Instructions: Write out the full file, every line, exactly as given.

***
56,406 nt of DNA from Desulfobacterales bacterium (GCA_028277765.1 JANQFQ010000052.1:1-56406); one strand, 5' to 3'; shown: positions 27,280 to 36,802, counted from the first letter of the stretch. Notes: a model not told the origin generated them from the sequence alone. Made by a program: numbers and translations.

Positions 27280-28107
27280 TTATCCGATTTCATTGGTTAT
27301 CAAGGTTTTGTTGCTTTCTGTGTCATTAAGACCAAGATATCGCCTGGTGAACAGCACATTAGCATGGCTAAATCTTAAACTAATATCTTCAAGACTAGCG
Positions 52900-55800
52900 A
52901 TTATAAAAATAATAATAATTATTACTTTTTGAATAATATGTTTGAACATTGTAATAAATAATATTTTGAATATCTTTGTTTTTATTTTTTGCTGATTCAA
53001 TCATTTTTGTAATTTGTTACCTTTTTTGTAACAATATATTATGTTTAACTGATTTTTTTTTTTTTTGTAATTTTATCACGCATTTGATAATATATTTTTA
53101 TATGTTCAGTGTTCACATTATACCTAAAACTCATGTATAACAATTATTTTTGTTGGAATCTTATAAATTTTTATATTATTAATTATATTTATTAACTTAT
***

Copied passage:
56,406 nt of DNA from Desulfobacterales bacterium (GCA_028277765.1 JANQFQ010000052.1:1-56406); one strand, 5' to 3'; shown: positions 27,280 to 36,802, counted from the first letter of the stretch. Notes: a model not told the origin generated them from the sequence alone. Made by a program: numbers and translations.

Positions 27280-28107
27280 TTATCCGATTTCATTGGTTAT
27301 CAAGGTTTTGTTGCTTTCTGTGTCATTAAGACCAAGATATCGCCTGGTGAACAGCACATTAGCATGGCTAAATCTTAAACTAATATCTTCAAGACTAGCG
Positions 52900-55800
52900 A
52901 TTATAAAAATAATAATAATTATTACTTTTTGAATAATATGTTTGAACATTGTAATAAATAATATTTTGAATATCTTTGTTTTTATTTTTTGCTGATTCAA
53001 TCATTTTTGTAATTTGTTACCTTTTTTGTAACAATATATTATGTTTAACTGATTTTTTTTTTTTTTGTAATTTTATCACGCATTTGATAATATATTTTTA
53101 TATGTTCAGTGTTCACATTATACCTAAAACTCATGTATAACAATTATTTTTGTTGGAATCTTATAAATTTTTATATTATTAATTATATTTATTAACTTAT